University of Oregon School of Law.
University of Oregon School of Law. (Photo: Visitor7 via Wikimedia Commons)

The legal academy is responding with outrage and disgust that a white professor at the University of Oregon School of Law wore blackface to an off-campus Halloween party attended by some fellow law faculty and students.

Some colleagues are calling for Nancy Shurtz’s resignation and professors elsewhere are saying the incident is a symptom of a deeper problem with race on law campuses.

Shurtz, who has been on the Oregon Law faculty since 1982, was put on administrative leave by the university this week as it investigates her alleged conduct. She apologized to law students in a message Wednesday, saying that she did not intend to offend anyone with her costume.

Shurtz explained that she meant to dress as the title character from the book “Black Man in a White Coat: A Doctor’s Reflections on Race and Medicine,” a 2015 memoir by Damon Tweedy that highlights the challenges of being a black doctor, including being mistaken for a handyman by a medical school professor. The costume included a white lab coat, stethoscope and an afro wig.

“I thought I would be able to teach with this costume as well (or at least tell an interesting story),” Shurtz wrote in her apology. She did not respond to a request for comment Thursday morning.

That apology did not sway many of her colleagues on the Oregon Law faculty. Twenty-three of them signed a letter to Wednesday asking her to resign if she did, in fact, wear blackface to the party. Shurtz’s intentions don’t matter, nor does the fact that her actions are protected by the First Amendment, they wrote.

“We are angry that you would alienate our students, staff and faculty of color,” the letter reads. “We are angry that you would destroy what others have worked hard to build.”

Shurtz’s actions, “were clearly a deplorable instance of insensitivity,” said Aaron Taylor, a professor at Saint Louis University School of Law who is also the executive director of the Law School Survey of Student Engagement, which each year queries a large sample of law students about their campus experience. “Ironically, by donning blackface Shurtz further unmasked the failures of law schools to foster truly inclusive environments,” Taylor said.

Research shows that black law students often don’t feel included in their law school communities and have fewer connections with fellow students and professors, Taylor added. “Having to navigate spaces in which one feels merely tolerated–and sometimes unwelcomed–has tangible effects on classroom performance and health and wellness,” he said. “Legal education must do better.”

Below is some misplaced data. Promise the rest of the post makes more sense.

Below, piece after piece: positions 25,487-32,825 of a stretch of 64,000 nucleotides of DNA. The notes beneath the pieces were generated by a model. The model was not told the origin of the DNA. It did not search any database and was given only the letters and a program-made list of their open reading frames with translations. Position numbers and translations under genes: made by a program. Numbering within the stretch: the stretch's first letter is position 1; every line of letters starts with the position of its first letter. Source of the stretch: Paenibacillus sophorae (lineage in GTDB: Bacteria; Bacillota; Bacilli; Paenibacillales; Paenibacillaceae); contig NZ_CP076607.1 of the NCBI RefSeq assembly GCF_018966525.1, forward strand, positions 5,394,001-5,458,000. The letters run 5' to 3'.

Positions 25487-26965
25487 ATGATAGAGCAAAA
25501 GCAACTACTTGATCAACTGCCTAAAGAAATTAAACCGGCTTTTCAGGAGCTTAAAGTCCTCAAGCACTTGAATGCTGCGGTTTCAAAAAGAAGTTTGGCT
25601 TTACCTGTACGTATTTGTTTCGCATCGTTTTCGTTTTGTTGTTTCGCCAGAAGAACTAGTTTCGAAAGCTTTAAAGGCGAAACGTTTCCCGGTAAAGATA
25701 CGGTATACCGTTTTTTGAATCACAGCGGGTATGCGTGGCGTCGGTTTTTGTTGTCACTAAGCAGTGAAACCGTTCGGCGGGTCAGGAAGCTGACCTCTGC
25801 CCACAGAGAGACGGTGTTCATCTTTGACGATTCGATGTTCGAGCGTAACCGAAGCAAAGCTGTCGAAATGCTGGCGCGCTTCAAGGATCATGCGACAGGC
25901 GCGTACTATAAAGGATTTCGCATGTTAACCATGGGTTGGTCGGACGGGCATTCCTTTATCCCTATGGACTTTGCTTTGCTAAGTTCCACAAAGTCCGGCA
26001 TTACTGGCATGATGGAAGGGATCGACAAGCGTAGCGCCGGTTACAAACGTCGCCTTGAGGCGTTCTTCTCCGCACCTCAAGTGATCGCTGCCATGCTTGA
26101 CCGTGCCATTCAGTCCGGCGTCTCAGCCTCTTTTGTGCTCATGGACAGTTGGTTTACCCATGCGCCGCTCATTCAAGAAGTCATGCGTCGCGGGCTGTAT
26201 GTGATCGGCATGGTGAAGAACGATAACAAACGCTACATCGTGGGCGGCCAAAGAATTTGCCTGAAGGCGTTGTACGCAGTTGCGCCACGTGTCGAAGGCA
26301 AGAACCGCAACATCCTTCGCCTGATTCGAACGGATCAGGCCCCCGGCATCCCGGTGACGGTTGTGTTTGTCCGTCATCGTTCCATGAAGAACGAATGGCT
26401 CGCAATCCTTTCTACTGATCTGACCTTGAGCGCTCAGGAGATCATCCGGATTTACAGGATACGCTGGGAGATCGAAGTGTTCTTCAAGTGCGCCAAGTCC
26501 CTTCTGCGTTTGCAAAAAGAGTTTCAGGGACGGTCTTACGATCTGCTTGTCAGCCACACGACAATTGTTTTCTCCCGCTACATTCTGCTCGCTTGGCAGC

Rose Cuison Villazor, a law professor at the University of California, Davis School of Law who also serves as the chair of the Association of American Law School’s Minority Groups section, said she was shocked and disappointed by Shurtz’s actions.

“I wouldn’t have expected a law professor to do something like this,” she said. “There’s a code of civility and common decency that all people should abide by, and certainly a law professor. I consider my job a privilege because I’m able to model to my students how we should treat other people.”

University president Michael Schill and law dean Michael Moffitt responded to the controversy Tuesday with a forceful letter that said they were taking the matter seriously.

“We condemn this action unequivocally as anathema to the University of Oregon’s cherished values of racial diversity and inclusion,” they wrote. “The use of blackface, even in jest at a Halloween party, is patently offensive and reinforces historically racist stereotypes. It was a stupid act and is in no way defensible.”

The law school has scheduled an open forum to discuss the matter Thursday afternoon. As of Thursday morning, nearly 500 people had signed a petition demanding Shurtz resign. “We Alumni, Faculty, Staff, Current Students and Greater Community Members are deeply offended and outraged by the actions of this law professor and hereby demand the immediate resignation of law professor Nancy Shurtz,” says the petition, which was started by Moorisha Bey-Taylor, a 2011 graduate of the law school.

In a separate message Wednesday, Moffitt told students that he placed Shurtz on administrative leave while the university’s Office of Affirmative Action and Equal Opportunity investigates whether she violated university policy. That decision was made to, “ensure the safety of all concerned and the smooth operation of the law school,” he said.

Shurtz wrote in her apology letter that “Black Man in a White Coat” has personal resonance for her. Her daughter—a medical student at Brown University—informed her that there was not a single black man in her class, and that her daughter successfully lobbied to have a portion of the book assigned to all students.

“I am sorry if it did not come off well,” Shurtz wrote. “I, of all people, would not want to offend.”

Cuison Villazor said the scandal presents an opportunity for legal educators everywhere to think deeply about all aspects of diversity and inclusion.

“Inclusivity comes in many forms,” she said. “It’s not just in talking about implicit bias and training, it’s also how we create spaces to have these frank conversations about difficult subjects like race, and taking that head on. This is a lesson for all of us, in my view, to continue examining where were are in terms of race and the law.”

Contact Karen Sloan at ksloan@alm.com. On Twitter: @KarenSloanNLJ.

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